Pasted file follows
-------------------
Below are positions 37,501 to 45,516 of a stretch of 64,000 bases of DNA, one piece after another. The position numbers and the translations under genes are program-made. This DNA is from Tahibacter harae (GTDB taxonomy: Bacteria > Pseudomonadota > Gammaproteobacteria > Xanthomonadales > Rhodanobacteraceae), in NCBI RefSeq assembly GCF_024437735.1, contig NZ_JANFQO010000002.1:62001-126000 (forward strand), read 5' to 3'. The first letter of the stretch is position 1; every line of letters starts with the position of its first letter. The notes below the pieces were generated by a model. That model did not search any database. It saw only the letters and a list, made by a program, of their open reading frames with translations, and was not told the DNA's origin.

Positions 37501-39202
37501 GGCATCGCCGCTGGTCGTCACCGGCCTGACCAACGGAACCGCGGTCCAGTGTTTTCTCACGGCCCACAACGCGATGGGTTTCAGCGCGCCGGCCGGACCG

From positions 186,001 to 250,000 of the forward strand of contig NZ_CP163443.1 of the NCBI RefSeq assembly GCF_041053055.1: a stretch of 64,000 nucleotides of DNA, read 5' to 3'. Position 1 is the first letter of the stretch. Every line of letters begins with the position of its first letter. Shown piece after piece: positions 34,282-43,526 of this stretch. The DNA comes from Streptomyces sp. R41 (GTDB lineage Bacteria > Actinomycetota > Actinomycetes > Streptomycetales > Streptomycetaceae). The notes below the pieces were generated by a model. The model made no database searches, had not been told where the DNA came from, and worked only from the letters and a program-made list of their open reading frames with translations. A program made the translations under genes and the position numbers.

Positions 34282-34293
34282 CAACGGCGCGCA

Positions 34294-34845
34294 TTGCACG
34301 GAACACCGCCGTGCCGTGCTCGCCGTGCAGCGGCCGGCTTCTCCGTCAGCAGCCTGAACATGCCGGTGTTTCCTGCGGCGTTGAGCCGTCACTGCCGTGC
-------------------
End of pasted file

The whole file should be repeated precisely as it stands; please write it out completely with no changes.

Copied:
Below are positions 37,501 to 45,516 of a stretch of 64,000 bases of DNA, one piece after another. The position numbers and the translations under genes are program-made. This DNA is from Tahibacter harae (GTDB taxonomy: Bacteria > Pseudomonadota > Gammaproteobacteria > Xanthomonadales > Rhodanobacteraceae), in NCBI RefSeq assembly GCF_024437735.1, contig NZ_JANFQO010000002.1:62001-126000 (forward strand), read 5' to 3'. The first letter of the stretch is position 1; every line of letters starts with the position of its first letter. The notes below the pieces were generated by a model. That model did not search any database. It saw only the letters and a list, made by a program, of their open reading frames with translations, and was not told the DNA's origin.

Positions 37501-39202
37501 GGCATCGCCGCTGGTCGTCACCGGCCTGACCAACGGAACCGCGGTCCAGTGTTTTCTCACGGCCCACAACGCGATGGGTTTCAGCGCGCCGGCCGGACCG

From positions 186,001 to 250,000 of the forward strand of contig NZ_CP163443.1 of the NCBI RefSeq assembly GCF_041053055.1: a stretch of 64,000 nucleotides of DNA, read 5' to 3'. Position 1 is the first letter of the stretch. Every line of letters begins with the position of its first letter. Shown piece after piece: positions 34,282-43,526 of this stretch. The DNA comes from Streptomyces sp. R41 (GTDB lineage Bacteria > Actinomycetota > Actinomycetes > Streptomycetales > Streptomycetaceae). The notes below the pieces were generated by a model. The model made no database searches, had not been told where the DNA came from, and worked only from the letters and a program-made list of their open reading frames with translations. A program made the translations under genes and the position numbers.

Positions 34282-34293
34282 CAACGGCGCGCA

Positions 34294-34845
34294 TTGCACG
34301 GAACACCGCCGTGCCGTGCTCGCCGTGCAGCGGCCGGCTTCTCCGTCAGCAGCCTGAACATGCCGGTGTTTCCTGCGGCGTTGAGCCGTCACTGCCGTGC